Socialization. The very word creates a cataclysmic effect: potential home schooling families are sent running to the doors of the public school system and new home schooling families are sent scurrying off to the nearest secluded corner of the room. Veteran home schoolers, however, simply smile knowingly, understanding that ignorance is by no means reality.
Ignorance has slowed man’s progress throughout history. Before the 1400’s, ignorance kept men from exploring the oceans and discovering new lands. Ignorance about germs hindered medical science for years. Today, ignorance about socialization continues to thwart the progress of education.
An accurate understanding of socialization is needed. Is socialization only positive or can it be harmful? Does interaction with only one age group define proper socialization? Is too much socialization possible? Who determines whether or not a person is properly socialized and what defines proper socialization?
If proper socialization is defined as spending the majority of your waking hours with people within one year of your age, then not only are home schoolers not properly socialized, but neither are most adults in the general population. Most employees do not spend their day communicating only with people who are within one year of their own age. Instead, they are in contact with people of various ages, from the newly hired college graduate to the soon-retiring stalwart. If proper socialization, however, is defined as interacting with a variety of people of a variety of ages, then home schoolers, like the rest of the population, are properly socialized. They interact daily with family members, often ranging from very young siblings to elderly grandparents. They also have contact with music teachers, sports coaches, pastors, librarians, and a host of other people in the community.
Even if socialization was improperly narrowed to define interacting only with peers, homeschool students still have a wide range of opportunities for socializing. Because homeschooling has grown so rapidly over the past twenty years, the emergence of homeschool co-ops and support groups has also expanded, thereby providing homeschool students the opportunity to meet regularly with other homeschool students. Many homeschooling families also take the time to meet regularly in homes with other homeschooling families. In addition, homeschoolers interact regularly with other young people from their church. Most communities have numerous churches that offer youth programs. Homeschool students can also get involved in playing community sports where they interact with other young people. Many are involved in extra-curricular clubs and activities such as 4H, drama club, orchestra, and countless other possibilities. Research by Dr. Brian Ray, president of National home Education Institute (NHERI), has determined that homeschool students are involved in an average of 5.2 activities. These varied activities provide homeschool students with ample opportunity to socialize with their peers.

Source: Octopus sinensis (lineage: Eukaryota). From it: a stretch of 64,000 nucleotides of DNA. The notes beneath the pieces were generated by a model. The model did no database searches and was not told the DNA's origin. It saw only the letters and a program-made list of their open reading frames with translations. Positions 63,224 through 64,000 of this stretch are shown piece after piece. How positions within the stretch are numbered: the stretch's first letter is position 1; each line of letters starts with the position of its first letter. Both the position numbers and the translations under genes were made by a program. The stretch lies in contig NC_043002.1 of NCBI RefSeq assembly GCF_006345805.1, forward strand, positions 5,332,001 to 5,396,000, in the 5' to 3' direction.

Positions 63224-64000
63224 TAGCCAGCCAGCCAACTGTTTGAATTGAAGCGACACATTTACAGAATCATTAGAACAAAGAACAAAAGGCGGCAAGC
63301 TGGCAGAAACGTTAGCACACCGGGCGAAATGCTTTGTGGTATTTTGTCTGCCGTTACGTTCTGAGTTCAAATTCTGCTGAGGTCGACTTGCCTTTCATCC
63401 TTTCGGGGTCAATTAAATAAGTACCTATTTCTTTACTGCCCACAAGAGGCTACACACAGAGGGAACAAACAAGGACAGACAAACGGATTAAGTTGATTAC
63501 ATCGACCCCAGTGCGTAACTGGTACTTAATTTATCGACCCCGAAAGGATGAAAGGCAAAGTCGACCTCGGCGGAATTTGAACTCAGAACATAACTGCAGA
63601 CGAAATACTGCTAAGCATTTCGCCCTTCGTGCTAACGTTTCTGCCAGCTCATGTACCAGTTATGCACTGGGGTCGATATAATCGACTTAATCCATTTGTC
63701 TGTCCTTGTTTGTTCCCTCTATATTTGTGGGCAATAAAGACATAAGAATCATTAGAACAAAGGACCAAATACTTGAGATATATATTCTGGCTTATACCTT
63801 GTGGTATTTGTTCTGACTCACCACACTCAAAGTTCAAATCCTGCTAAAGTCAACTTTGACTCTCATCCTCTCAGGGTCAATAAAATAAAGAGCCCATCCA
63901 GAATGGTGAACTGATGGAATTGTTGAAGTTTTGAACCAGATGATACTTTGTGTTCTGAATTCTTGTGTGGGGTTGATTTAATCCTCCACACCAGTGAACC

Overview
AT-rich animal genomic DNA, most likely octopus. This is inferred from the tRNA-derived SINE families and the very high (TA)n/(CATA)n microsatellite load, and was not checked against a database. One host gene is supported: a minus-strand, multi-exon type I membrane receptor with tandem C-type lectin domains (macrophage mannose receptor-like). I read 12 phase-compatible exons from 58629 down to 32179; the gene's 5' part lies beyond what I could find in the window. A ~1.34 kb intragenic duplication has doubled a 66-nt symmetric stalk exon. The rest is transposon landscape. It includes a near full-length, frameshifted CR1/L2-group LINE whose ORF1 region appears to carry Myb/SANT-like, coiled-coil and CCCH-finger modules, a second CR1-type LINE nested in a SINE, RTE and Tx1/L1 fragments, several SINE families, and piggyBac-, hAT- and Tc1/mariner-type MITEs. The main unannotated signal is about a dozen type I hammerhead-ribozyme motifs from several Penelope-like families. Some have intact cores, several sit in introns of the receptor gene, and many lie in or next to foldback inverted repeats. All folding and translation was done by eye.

Consider the fact that not all socialization is positive. The problem of bullying in the public school system is well-documented. Many schools have installed metal detectors to deter weapons from being brought into school. Police dogs are often brought into the schools in search of illegal drugs. Foul language and bad attitudes are other negative influences abundant in the public school environment. Common sense dictates that daily exposure to bullying, weapons, illegal drugs, foul language, and bad attitudes is not a positive influence on children.
Veteran home schooling families have learned over time that socialization is not a problem. Their children have grown into responsible, caring adults who are a positive contribution to society. Research by NHERI reveals that 92% of home school graduates agree that “having been home schooled is an advantage to them as an adult.” Time has proven that socialization is not an issue with home schooling.
So, the next time you hear the word socialization, don’t go slinking off as if you’ve been dealt a devastating blow. Instead, slowly chip away at society’s ignorance of this issue and take the time to explain why socialization is not a reason against home schooling; rather it is a reason for home schooling.
Copyright, 2009. All rights reserved by author below. Content provided by The Old Schoolhouse® Magazine, LLC.
Rebecca Gutschow has a BS in education. She and her husband David have three teenagers: one who has graduated from home school and two who are nearing the milestone. Her passions include writing, reading, traveling, scrapbooking, playing tennis, socializing, but above all, homeschooling. She is author of the fictional E-Book, The Journey Home, available at theoldschoolhouse.com/shop-2.